Saturday, July 26, 2014

Parma, Italy

In early April, I went on a work trip to Parma, Italy and presented a talk at this conference. It was a really nice trip, but I wish Ed could have come, too. He was getting ready to switch jobs around that time, so he couldn't go. But I did get to meet up with three of my co-workers from Raleigh.

Because I was an invited speaker, I got to fly business class, which is obviously really nice for several reasons, including racking up frequent flyer miles. The view of the mountains from the plane was beautiful as we were about to land in Milan (Linate airport), but I was on the aisle, so I couldn't get a photo without reaching over people. I did get a few photos on the way out of Milan (Malpensa airport), though. Unfortunately, it was a bit cloudy, but you can still see some.

Taking off from Milan Malpensa airport
The conference coordinators arranged for a driver to pick me up and take me to the hotel. It was a nice drive. It took about an hour and a half to get to Parma. The weather was perfect, and I could see the mountains in the distance almost the whole way. The hotel was very nice and just down the street from where the conference was held. It was also directly across the street from a grocery store, which was convenient, and there was a large park behind it. Here's what my room looked like:



Yes, there was a bidet.
I met up with a couple of co-workers, Heather and Mike, who got there around the same time (Heike, one of my bosses, came into town the next day). We walked around town for a while. It's a university town, so lots of students were around.






Ducal Palace, just behind the hotel
We ate dinner at a small cafe where the owners didn't speak English (don't recall the name of the place, but it was in town), but they were very nice and accommodating. I was glad I had started learning Italian before the trip, though. It really helped! I had mezzaluna pasta stuffed with ricotta cheese and mushrooms in a white sauce and some shredded Parmigiano-Reggiano cheese (which is made in Parma) on top. We each got something different and let each other taste each dish. They were all excellent. Sorry, I'm bad at taking photos when eating. I should probably work on that.

But I did get a photo of the chocolate gelato I got from Gelateria la Pilotta. I got mine in a waffle cone, but Heather and Mike both tried theirs on top of a waffle. They said it was really good, but it didn't look like they had as much gelato on theirs, so I was okay with my choice. Maybe I'll try it on a waffle some other time.

Gelato al cioccolato
The next day, the conference was supposed to start after lunch, so Heather and I went to see a few things in town in the morning.

View from the Parma River (See the high mountains in the distance?)
We went to the Palazzo della Pilotta, which is a complex of museums. We didn't have time to see all of the museums, but we did see the National Archaeological Museum, Farnese Theater, and the national art gallery of Parma.

Teatro Farnese



View from stage

Galleria Nazionale di Parma


They used some nice lighting techniques in the darker areas of the gallery.
When we were about to leave to grab some lunch before the conference, a docent came by and said she could show us some more paintings that weren't on display in the main gallery and could only be seen at certain times of the day. We were glad we stayed, because we got to see this:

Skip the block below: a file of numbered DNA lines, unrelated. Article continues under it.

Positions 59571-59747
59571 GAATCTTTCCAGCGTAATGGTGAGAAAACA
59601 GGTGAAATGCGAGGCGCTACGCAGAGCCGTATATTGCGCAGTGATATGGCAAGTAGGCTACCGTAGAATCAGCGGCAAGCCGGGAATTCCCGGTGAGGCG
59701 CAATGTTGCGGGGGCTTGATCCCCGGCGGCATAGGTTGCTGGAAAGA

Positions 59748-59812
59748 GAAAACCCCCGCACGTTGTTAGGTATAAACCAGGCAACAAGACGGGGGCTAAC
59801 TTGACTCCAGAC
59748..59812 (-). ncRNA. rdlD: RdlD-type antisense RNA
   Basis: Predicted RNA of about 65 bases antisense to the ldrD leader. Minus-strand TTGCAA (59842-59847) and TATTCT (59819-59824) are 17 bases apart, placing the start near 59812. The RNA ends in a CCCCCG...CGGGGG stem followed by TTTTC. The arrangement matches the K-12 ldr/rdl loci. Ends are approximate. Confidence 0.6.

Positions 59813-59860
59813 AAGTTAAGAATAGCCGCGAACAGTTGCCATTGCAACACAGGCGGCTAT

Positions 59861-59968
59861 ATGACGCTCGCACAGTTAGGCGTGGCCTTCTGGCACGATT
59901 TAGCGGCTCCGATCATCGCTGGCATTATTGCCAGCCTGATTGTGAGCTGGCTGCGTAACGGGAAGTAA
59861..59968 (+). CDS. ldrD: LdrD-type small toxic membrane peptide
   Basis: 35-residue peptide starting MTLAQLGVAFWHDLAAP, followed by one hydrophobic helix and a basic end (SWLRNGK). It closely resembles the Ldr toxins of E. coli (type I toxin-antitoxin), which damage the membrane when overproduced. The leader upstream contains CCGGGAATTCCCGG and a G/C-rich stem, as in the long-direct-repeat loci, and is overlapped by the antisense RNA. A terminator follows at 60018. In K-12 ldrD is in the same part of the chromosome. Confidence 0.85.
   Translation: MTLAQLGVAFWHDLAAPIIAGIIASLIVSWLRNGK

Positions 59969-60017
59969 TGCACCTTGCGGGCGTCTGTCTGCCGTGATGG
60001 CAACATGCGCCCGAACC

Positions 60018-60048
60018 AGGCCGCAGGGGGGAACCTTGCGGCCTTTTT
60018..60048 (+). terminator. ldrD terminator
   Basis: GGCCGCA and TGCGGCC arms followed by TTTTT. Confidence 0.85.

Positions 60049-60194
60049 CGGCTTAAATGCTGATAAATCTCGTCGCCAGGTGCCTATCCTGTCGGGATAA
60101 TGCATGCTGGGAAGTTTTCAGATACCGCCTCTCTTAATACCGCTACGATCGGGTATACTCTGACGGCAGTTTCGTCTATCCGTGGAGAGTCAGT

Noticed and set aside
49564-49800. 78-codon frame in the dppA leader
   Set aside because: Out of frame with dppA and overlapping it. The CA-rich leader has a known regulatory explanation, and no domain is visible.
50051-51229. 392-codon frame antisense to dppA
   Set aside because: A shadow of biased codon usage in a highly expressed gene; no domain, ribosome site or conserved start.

Leonardo da Vinci's La Scapiliata (it's actually quite small)
The art gallery web site has photos of lots of the artwork on this page, if you're interested in seeing what they have there. It's kind of like a virtual, free visit to the museum.

The conference was very nice, and our presentation was well-received. It was nice to meet people and see that our work is used and valued internationally, as well as to get a better idea of what they do.

Left to right: Heike, me, Heather, and Mike
The food was also excellent every time we ate. The hotel breakfast had a wide variety of options and it was very good, and I usually don't even like eating breakfast that much. Parmigiano-Reggiano cheese and prosciutto di Parma were offered at nearly every meal. The conference hosted a nice dinner at Antica Cereria, and it included bread, antipasti, asparagus lasagna, veal and potatoes, a dessert, and espresso. I didn't really have to buy that many meals, thanks to the conference providing food a few times and the breakfasts being included in the hotel stay.

There was more to see in Parma than I expected (it's not that big of a city) and had time for (due to being at the conference most of the time I was there). It would have been nice to go on a free dairy tour (the timing didn't work out for that week), go to the opera, and see the cathedral and the Palatine Library, but I'm glad I got to see what I did.

In my next post, I'll talk about an excursion Heather and I took to Bologna on our last day there.

Thursday, July 17, 2014

Cherries

Last summer, one of Ed's former co-workers invited us to pick cherries from her cherry tree, so we did. We filled three buckets with sour cherries.




We made and canned some cherry pie filling. It tasted great, and the consistency was just like you'd get from the store. We used Mrs. Wages Fruit Pie Filling Mix. It yielded three quarts, but we canned them in pint jars instead of quart jars. We made two pies and a cobbler with them.



We also used our dehydrator and added the dehydrated cherries to cereal and homemade granola bars. I think we may have let them go a little too long in the dehydrator, so next time we'll have to keep an eye on them a bit more. They were too dry, but they still tasted good.




We froze what was left after canning and dehydrating. Thanks for letting us pick cherries, Becky!